By CELESTE FONG
”TEMPORARY transfer” – that’s what many residents in Beijing are experiencing. They are switching jobs to take on tasks that will contribute towards making “One World One Dream” a success.
The tax officer who has been handling my tax file called me more than two months ago to inform me about her “transfer”.
“I am afraid I cannot handle your tax file from now; but it is only a temporary situation. I’ve been transferred to help out with the Olympics,” she explained but did not disclose what her “new task” would be.
The meditation course in China I wanted to take has also been postponed due to the Olympics.
Several weeks ago, my favourite newspaper stall at the bottom of my building “disappeared” as part of the Soho Property Management’s “beautifying project” for the Olympics.
The invasion of all things Olympics is not to be treated lightly. A staff at a store was told to quickly put on an “Olympics Security Volunteer” armband when an officer was spotted making the rounds to check on the volunteers at work.
Take a stroll in a residential community and pass by the row of small shops – you’re likely to see each store with an Olympics security volunteer distinguished by a red arm band.
Everywhere you go in the Chinese capital, you will see giant billboards with banners proudly proclaiming the “One World One Dream” motto.
My local friend who is not a Beijing resident told me that he would not be able to visit the Chinese capital during the Games.
“All those without a Beijing hukou (registered residence permit) are not allowed to go,” he claimed.
It is learnt that Beijing will also limit cars from other cities entering the capital.
“An overseas Chinese who has bought Olympics tickets is considering not coming because the hotel rates have shot up by more than 400%,” said a friend.
The police in my residential area has put up yet another set of posters on the main entrance glass doors of my block to remind foreigners and non-Beijing residents who have recently moved into the area to report to the police station within 24 hours.
The posters are written in at least three or four languages – Chinese, English, Japanese and Korean.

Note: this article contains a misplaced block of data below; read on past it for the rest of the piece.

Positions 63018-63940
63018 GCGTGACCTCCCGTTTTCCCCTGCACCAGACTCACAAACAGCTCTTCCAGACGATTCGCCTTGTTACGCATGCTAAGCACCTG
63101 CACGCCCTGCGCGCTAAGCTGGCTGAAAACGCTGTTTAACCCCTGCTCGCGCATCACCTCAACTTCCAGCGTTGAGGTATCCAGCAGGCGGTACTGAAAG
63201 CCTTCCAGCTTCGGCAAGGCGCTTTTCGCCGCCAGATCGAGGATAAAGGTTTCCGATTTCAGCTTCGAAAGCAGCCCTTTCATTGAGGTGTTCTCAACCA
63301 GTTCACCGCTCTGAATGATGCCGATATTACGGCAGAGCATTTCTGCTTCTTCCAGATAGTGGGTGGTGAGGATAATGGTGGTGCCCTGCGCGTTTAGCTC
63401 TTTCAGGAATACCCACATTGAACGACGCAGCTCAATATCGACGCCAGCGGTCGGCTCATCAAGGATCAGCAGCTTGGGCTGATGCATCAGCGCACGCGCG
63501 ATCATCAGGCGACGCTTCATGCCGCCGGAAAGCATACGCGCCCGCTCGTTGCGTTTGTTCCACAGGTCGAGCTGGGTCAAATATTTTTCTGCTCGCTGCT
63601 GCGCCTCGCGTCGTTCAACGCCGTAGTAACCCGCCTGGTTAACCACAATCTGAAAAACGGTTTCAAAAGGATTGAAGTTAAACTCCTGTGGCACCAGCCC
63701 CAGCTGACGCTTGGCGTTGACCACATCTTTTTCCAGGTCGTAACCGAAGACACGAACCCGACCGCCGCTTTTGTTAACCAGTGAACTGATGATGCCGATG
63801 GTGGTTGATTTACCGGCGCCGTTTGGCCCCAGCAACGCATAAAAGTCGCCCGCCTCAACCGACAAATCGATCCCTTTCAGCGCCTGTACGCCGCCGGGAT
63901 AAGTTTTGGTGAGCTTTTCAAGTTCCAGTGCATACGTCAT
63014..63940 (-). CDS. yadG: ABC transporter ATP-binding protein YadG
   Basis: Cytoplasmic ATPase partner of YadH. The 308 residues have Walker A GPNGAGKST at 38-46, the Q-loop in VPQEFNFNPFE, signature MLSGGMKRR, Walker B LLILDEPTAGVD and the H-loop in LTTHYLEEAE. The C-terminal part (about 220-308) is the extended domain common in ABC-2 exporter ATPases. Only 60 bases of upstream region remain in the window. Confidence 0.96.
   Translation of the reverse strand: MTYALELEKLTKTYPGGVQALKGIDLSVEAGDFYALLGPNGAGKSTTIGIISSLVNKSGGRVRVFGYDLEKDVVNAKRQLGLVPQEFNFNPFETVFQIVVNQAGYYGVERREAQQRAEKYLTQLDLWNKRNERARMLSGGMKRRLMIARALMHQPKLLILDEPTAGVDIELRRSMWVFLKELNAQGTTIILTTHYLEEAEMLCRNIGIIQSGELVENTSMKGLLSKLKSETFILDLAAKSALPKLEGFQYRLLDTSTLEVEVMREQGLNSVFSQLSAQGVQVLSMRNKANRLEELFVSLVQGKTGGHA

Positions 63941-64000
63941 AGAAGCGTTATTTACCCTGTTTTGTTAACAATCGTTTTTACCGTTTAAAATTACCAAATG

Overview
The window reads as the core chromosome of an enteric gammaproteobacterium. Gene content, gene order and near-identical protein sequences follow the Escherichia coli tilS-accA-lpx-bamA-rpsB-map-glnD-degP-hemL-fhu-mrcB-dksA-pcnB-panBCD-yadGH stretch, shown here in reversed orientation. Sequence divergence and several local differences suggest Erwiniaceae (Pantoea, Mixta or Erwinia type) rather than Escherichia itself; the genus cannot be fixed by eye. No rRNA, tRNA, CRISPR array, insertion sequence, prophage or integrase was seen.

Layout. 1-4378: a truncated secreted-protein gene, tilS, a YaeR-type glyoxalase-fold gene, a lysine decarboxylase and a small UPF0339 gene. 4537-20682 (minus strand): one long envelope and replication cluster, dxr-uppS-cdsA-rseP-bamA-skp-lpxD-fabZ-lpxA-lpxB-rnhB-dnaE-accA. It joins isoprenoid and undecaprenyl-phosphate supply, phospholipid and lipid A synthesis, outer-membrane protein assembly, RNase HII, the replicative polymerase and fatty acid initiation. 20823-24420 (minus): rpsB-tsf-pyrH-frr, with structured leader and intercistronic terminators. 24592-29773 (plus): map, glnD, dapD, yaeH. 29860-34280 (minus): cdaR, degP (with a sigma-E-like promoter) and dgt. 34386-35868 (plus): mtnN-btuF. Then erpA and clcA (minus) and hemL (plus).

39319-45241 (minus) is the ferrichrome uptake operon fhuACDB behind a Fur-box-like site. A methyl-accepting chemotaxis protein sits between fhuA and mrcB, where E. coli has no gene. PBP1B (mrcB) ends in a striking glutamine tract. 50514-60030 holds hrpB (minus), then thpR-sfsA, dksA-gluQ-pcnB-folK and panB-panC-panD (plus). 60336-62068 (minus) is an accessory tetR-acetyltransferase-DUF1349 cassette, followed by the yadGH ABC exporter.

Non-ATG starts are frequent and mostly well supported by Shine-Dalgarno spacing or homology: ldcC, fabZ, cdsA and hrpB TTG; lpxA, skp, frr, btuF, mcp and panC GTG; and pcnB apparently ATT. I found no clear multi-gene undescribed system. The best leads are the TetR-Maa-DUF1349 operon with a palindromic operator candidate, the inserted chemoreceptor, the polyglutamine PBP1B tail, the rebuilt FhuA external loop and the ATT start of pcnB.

On Friday night, workers and staff were busy setting up the security screening system at the subway stations. Beijing begins security checks at subway stations today and passengers who do not cooperate or insist on carrying dangerous articles will be barred from taking the subway or be prosecuted.
Many months ago, my colleague Chow How Ban in Shanghai shared how the subway passengers there had to go through security checks at the subway stations when the municipality introduced the measure. He wondered then why Beijing had yet to introduce the security checks.
Rumour has it that a security incident happened in Shanghai and thus the authority expedited the security process in the city.
According to an Associated Press news report a few days ago, there were guards with machine guns patrolling the Beijing airport. At the airport, two-member teams of guards with machine guns began work on Thursday and will patrol all three terminals, it quoted Xinhua News Agency.
On subways, police will start checking passengers for guns, knives, explosives and flammable, poisonous or radioactive material. “I feel that things are becoming tense here in Beijing). China has stationed a ground-to-air missile just a short distance away from the Olympics venue,” remarked a friend.
The fenced-off military compound has been set up south of the Olympic Sports Centre Stadium, a venue for soccer and modern pentathlon and well as within a distance of the Water Cube and the Bird’s Nest National Stadium.
Well, four years ago, a police station in Athens was bombed exactly 100 days before the start of the Olympics.
Will anyone blame Beijing for beefing up its security measures?